Abstract: Objective This study examined characteristics associated with being unvaccinated among a sample of university staff and faculty prior to university campus reopening for in-person learning in spring-summer 2021. Methods Staff and faculty responded to an email invitation to complete an online survey. Survey questions included demographic data (race/ethnicity, age, sex), COVID-19 knowledge and behaviors, employment specific data including division and subdivision (healthcare vs. non-healthcare related division); and self-reported vaccination status. A multivariable logistic regression analysis was performed to determine significant characteristics associated with the likelihood of being unvaccinated for COVID-19. Results Participants identifying as Asian and Asian American, Hispanic/Latinx or Multicultural/Other had greater odds of being unvaccinated compared to Non-Hispanic White participants. Other characteristics associated with greater likelihood of being unvaccinated included working as university staff member (vs. faculty), older age, decrease in income, inability to work remotely and not traveling outside of Los Angeles area. Political affiliation as an Independent or as something else were more likely to be unvaccinated compared to participants identifying as Democrat. Conclusions Findings suggest several factors associated with racial and social disparities may delay the uptake of COVID-19 vaccination. This study highlights the need for targeted educational interventions to promote vaccination among university staff and faculty.

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Open accessPosted ContentDOI: 10.1101/2021.03.26.21254433
Leah S. Witus1, Larson E1Institutions (1)
29 Mar 2021-medRxiv
Abstract: Increasing acceptance of COVID–19 vaccines is imperative for public health, as unvaccinated individuals may impede the ability to reach herd immunity. Previous research on educational interventions to overcome vaccine hesitancy have shown mixed effects in increasing vaccination intention, although much of this work has focused on parental attitudes toward childhood vaccination. In this study, we conducted a randomized controlled trial to investigate whether vaccination intention changes after viewing an animated YouTube video explaining how COVID–19 mRNA vaccines work. We exposed participants to one of four interventions — watching the video with a male narrator, watching the same video with a female narrator, reading the text of the transcript of the video, or receiving no information (control group). We found that participants who watched the version of the video with a male narrator expressed statistically significant increased vaccination intention compared to the control group. The video with a female narrator had more variation in results. As a whole, there was a non–significant increased vaccination intention when analyzing all participants who saw the video with a female narrator; however, for politically conservative participants there was decreased vaccination intention for this intervention, particularly at a threshold between being currently undecided and expressing probable interest. These results are encouraging for the ability of interventions as simple as YouTube videos to increase vaccination propensity, although the inconsistent response to the video with a female narrator demonstrates the potential for bias to affect how certain groups respond to different messengers.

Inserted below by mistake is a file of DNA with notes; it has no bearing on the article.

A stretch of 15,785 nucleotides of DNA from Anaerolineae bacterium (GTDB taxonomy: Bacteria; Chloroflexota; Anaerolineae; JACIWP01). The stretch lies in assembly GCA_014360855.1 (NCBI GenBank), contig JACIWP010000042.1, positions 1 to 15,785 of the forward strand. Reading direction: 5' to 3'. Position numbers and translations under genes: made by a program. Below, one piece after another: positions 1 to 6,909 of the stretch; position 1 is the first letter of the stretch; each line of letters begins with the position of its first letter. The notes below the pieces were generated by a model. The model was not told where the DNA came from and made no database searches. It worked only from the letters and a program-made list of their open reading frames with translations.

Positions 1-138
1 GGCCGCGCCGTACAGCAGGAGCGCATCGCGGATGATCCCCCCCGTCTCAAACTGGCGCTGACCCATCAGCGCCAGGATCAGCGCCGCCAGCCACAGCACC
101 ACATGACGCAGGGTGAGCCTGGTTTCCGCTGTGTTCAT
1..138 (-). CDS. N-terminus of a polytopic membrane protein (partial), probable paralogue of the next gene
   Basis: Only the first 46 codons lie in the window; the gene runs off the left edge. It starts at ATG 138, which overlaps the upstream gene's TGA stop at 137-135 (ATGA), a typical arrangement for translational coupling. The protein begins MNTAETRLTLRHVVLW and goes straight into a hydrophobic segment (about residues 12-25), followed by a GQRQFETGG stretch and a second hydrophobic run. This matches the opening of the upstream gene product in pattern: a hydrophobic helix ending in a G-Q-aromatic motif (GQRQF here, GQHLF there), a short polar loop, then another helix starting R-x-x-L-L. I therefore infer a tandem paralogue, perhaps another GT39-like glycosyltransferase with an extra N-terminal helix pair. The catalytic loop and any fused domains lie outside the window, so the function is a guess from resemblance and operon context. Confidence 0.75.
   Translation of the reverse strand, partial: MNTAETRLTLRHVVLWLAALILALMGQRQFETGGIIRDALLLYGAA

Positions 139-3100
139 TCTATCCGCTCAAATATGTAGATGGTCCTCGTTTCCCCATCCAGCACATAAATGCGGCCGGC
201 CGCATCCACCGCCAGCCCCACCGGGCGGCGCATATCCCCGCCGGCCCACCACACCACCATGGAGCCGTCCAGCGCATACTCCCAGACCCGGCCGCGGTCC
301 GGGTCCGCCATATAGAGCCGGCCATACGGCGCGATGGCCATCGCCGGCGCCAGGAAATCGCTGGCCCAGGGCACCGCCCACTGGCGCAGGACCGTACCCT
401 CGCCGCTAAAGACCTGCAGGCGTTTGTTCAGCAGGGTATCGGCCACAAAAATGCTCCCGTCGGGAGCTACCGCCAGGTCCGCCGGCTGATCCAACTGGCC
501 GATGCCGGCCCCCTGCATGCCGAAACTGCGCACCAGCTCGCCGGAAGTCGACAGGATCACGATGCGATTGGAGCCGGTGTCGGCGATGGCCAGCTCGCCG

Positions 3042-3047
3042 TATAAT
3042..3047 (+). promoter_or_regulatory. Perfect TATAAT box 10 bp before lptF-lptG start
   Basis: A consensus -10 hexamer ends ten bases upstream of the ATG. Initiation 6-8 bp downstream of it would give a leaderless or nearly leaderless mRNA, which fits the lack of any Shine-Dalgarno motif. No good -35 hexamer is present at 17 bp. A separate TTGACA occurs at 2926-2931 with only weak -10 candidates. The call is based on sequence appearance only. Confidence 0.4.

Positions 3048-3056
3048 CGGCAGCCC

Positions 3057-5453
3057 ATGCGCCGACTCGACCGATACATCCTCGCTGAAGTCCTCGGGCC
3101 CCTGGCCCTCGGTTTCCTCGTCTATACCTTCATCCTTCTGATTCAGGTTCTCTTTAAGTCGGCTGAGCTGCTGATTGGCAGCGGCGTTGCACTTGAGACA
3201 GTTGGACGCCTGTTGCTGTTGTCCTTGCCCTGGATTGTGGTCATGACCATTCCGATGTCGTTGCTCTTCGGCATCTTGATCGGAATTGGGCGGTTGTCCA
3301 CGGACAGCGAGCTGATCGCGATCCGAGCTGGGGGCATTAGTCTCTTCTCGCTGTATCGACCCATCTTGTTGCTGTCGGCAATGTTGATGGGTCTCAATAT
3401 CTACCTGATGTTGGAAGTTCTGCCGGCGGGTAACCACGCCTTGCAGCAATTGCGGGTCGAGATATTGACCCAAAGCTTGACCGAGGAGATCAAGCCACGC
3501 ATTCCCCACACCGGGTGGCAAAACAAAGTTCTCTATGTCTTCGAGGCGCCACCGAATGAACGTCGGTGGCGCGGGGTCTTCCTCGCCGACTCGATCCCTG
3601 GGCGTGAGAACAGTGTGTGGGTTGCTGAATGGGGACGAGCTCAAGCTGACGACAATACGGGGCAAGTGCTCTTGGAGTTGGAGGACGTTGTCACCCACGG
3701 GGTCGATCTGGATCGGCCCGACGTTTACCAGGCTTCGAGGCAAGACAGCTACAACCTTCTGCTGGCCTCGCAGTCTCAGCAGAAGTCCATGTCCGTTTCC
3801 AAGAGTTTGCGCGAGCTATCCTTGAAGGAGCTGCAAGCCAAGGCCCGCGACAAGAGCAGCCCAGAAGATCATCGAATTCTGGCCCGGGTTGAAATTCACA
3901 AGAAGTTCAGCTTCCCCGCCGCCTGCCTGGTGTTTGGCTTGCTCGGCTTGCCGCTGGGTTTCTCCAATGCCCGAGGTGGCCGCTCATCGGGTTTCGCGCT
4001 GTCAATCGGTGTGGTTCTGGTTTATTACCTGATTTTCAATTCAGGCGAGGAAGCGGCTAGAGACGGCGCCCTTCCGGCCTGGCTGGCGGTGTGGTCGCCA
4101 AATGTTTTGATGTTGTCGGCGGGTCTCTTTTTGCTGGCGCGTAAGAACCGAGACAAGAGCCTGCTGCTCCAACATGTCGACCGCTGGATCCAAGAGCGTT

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Open accessJournal ArticleDOI: 10.1016/J.CELREP.2021.109942
02 Nov 2021-Cell Reports
Abstract: Anti-viral monoclonal antibody (mAb) treatments may provide immediate but short-term immunity from coronavirus disease 2019 (COVID-19) in high-risk populations, such as people with diabetes and the elderly; however, data on their efficacy in these populations are limited. We demonstrate that prophylactic mAb treatment blocks viral replication in both the upper and lower respiratory tracts in aged, type 2 diabetic rhesus macaques. mAb infusion dramatically curtails severe acute respiratory syndrome coronavirus 2 (SARS-CoV-2)-mediated stimulation of interferon-induced chemokines and T cell activation, significantly reducing development of interstitial pneumonia. Furthermore, mAb infusion significantly dampens the greater than 3-fold increase in SARS-CoV-2-induced effector CD4 T cell influx into the cerebrospinal fluid. Our data show that neutralizing mAbs administered preventatively to high-risk populations may mitigate the adverse inflammatory consequences of SARS-CoV-2 exposure.